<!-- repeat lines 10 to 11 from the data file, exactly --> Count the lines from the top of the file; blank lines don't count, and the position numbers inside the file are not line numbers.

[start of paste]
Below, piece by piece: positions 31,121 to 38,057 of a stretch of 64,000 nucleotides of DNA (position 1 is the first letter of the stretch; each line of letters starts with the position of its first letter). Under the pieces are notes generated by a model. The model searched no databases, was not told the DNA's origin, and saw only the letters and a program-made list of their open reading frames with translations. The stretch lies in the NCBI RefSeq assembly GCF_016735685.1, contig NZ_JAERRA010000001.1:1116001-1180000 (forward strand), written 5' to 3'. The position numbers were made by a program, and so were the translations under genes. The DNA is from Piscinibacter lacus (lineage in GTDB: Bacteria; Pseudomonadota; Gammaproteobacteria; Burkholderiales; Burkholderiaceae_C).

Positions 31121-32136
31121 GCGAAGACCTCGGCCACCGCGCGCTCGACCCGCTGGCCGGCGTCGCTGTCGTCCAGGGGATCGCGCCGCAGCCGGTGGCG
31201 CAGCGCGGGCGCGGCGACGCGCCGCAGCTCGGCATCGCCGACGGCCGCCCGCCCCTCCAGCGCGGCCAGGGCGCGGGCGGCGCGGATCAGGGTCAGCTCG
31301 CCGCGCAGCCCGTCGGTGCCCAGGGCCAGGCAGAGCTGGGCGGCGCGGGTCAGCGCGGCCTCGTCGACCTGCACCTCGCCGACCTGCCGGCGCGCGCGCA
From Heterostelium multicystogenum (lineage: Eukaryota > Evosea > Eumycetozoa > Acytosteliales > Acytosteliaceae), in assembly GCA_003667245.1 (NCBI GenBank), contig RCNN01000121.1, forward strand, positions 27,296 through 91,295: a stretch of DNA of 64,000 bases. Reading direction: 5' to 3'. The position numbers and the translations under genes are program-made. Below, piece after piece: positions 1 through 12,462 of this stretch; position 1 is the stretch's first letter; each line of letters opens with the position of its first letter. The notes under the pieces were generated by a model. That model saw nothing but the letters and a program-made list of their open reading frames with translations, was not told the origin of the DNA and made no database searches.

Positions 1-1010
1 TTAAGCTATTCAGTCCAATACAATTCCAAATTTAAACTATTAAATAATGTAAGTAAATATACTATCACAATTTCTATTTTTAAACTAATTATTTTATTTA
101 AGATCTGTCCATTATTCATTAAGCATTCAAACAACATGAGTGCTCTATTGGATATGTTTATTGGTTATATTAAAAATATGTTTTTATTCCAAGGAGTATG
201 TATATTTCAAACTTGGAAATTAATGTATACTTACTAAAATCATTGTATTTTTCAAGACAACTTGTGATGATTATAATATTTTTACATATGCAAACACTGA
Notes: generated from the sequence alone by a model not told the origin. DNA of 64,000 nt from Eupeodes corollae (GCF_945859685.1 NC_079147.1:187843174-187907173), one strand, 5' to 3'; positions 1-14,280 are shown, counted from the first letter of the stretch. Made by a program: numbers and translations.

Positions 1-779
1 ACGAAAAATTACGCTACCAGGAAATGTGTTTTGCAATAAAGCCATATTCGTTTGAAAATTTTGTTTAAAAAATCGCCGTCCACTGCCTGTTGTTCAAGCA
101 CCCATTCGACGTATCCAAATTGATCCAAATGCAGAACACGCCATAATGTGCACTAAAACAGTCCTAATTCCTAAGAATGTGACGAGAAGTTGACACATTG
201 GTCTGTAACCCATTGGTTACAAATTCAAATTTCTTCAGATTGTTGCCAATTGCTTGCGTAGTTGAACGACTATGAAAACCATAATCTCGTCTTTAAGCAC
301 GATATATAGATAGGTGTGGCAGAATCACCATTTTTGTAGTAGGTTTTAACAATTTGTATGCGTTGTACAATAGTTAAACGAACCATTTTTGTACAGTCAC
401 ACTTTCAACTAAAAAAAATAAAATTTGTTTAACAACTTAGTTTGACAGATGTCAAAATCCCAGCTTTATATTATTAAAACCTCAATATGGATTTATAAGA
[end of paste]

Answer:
201 TATATTTCAAACTTGGAAATTAATGTATACTTACTAAAATCATTGTATTTTTCAAGACAACTTGTGATGATTATAATATTTTTACATATGCAAACACTGA
Notes: generated from the sequence alone by a model not told the origin. DNA of 64,000 nt from Eupeodes corollae (GCF_945859685.1 NC_079147.1:187843174-187907173), one strand, 5' to 3'; positions 1-14,280 are shown, counted from the first letter of the stretch. Made by a program: numbers and translations.